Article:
A Hidden Paradise with Pink Dolphins!
Khanom, Thailand

Khanom, on the Southeastern coast of Thailand, is a delightful off the beaten path seaside destination and one of the country’s last pristine tourist locations. Home to long, unspoiled beaches, surrounded by jungle-clad mountains, lapped by a warm turquoise sea and inland timeless rural Thai life with rubber, and fruit farming and green-golden rice fields.

The biggest attraction of Khanom to visitors would have to be to try and see the unique pink dolphins. Actually, they are surprisingly easy to see here! This is why you will see many pink dolphin statues around Khanom, it is the symbol of this town.

Everybody loves dolphins, and these ones are pink! These unique creatures are a sign of clean waters with a healthy eco-system. A local expert will take you on his long tail or fishing boat to spot the dolphins, cruising along beautiful white sandy beaches with lush verdant backdrops, be sure to always have your camera ready in this Thai natural wonderland!

Putra Mosque
Putrajaya, Malaysia

Putra Mosque combines Middle Eastern and traditional Malay design elements in its architecture. The mosque is located on the edge of Putrajaya Lake in the heart of the city next to Dataran Putra.
The pink-domed Putra Mosque is constructed with rose-tinted granite and consists of three main functional areas – the prayer hall, the Sahn, or courtyard, and various learning facilities and function rooms. The mosque can accommodate 15,000 worshippers at any one time! Wherever you go in Putrajaya you are bound to catch a glimpse of Putra Mosque, Putrajaya’s famous pink mosque.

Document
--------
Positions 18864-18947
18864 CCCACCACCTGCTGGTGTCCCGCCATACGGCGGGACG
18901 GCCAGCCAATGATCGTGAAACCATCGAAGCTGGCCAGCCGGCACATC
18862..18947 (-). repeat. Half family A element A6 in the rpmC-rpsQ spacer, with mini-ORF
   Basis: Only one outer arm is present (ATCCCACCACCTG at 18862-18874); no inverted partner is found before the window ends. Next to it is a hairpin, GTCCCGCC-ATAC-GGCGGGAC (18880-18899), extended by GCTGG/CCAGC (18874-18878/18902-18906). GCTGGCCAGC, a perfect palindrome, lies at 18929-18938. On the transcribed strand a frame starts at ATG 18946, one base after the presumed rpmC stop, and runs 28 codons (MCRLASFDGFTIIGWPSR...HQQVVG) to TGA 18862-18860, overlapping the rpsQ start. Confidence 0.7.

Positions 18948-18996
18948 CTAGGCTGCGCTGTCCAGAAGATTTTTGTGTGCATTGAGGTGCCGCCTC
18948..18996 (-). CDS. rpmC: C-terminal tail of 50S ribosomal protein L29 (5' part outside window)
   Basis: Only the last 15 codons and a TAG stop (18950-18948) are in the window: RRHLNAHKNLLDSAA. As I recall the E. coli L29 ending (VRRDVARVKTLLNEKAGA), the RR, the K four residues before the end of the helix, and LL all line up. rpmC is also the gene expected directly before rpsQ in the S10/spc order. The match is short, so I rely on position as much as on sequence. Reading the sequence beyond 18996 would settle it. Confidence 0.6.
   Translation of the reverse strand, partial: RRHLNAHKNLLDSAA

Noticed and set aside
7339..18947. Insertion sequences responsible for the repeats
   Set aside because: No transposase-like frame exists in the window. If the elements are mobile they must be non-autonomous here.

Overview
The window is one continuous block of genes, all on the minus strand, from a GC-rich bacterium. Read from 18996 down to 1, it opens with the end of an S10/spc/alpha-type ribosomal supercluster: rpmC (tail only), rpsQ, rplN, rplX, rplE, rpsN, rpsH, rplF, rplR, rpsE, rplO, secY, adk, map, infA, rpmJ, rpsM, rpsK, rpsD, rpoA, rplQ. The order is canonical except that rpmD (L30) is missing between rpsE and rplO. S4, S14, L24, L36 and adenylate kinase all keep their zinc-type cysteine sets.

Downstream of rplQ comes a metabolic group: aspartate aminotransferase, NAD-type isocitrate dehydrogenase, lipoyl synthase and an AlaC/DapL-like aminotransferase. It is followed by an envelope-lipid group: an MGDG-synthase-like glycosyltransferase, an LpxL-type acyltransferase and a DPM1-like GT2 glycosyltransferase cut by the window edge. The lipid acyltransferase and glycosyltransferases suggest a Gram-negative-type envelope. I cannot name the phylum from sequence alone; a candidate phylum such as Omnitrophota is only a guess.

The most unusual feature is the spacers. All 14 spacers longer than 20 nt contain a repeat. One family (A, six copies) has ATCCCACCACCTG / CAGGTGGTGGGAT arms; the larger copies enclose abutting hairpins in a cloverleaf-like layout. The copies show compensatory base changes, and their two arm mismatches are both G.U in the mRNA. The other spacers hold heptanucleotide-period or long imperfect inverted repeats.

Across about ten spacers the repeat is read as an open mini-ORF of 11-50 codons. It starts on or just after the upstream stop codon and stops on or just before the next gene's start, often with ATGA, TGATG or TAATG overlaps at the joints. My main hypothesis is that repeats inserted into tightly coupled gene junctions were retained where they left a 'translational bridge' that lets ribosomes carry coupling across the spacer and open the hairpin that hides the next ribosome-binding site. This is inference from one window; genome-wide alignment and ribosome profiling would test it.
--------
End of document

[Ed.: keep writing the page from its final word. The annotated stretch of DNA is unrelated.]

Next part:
Non-Muslims are welcome to visit the mosque, but its primary role of course is not as a tourist attraction but as a working place of worship for Putrajaya’s Muslim community. Female visitors will be directed to proceed to the robe counter and put on a robe, pink of course!

Yen Ta Fo – Pink Noodle Soup
Thailand

OK this is not a destination, rather a food that is found in a wonderful destination, Thailand. This dish started out in China as Yong Tau Fu but the Thai’s have made it their own. The original was tofu stuffed with ground pork and then deep-fried to give it a distinctive crispy texture. It is the perfect match for a bowl of soup, good with dipping sauces, and makes a delicious accompaniment for noodle dishes. Nowadays near-original versions of Yong Tau Fu can still be found in Malaysia and China.

The Thais however like their Yen Ta Fo slightly different from the original. The Thai version is distinguished by the signature pink soup, a hearty chicken or pork broth, that gets its colour from fermented red bean curd. They treat it as a noodle dish that comes with or without deep-fried tofu. The Thai recipe features fish balls, pleasantly crisp calamari, pig’s blood curds, and tender shoots and leaves of water spinach, and noodles in a rich pink broth. Some Yen Ta Fo eateries offer pork-stuffed tofu, while others may serve it without the original pork stuffed tofu. The Thais also like their Yen Ta Fo with a variety of condiments, including taro fries, shrimp balls, jellyfish, and wood ear or black mushrooms. It’s all in the pink for the Thai version.

The Thais also like their Yen Ta Fo with a variety of condiments, including taro fries, shrimp balls, jellyfish, and wood ear, aka black fungus. Some like their Yen Ta Fo the Thai way in spicy chili soups. A lot of people con fuse Yen Ta Fo with a similar recipe without the pink soup.


If you are looking for inspiration for your next holiday, then look no further than our unique experiences in Asia. Designed by our Concierges and Travel Design Teams in each destination, these unique itineraries are built on local knowledge and share the best experiences of each of our Asian destinations.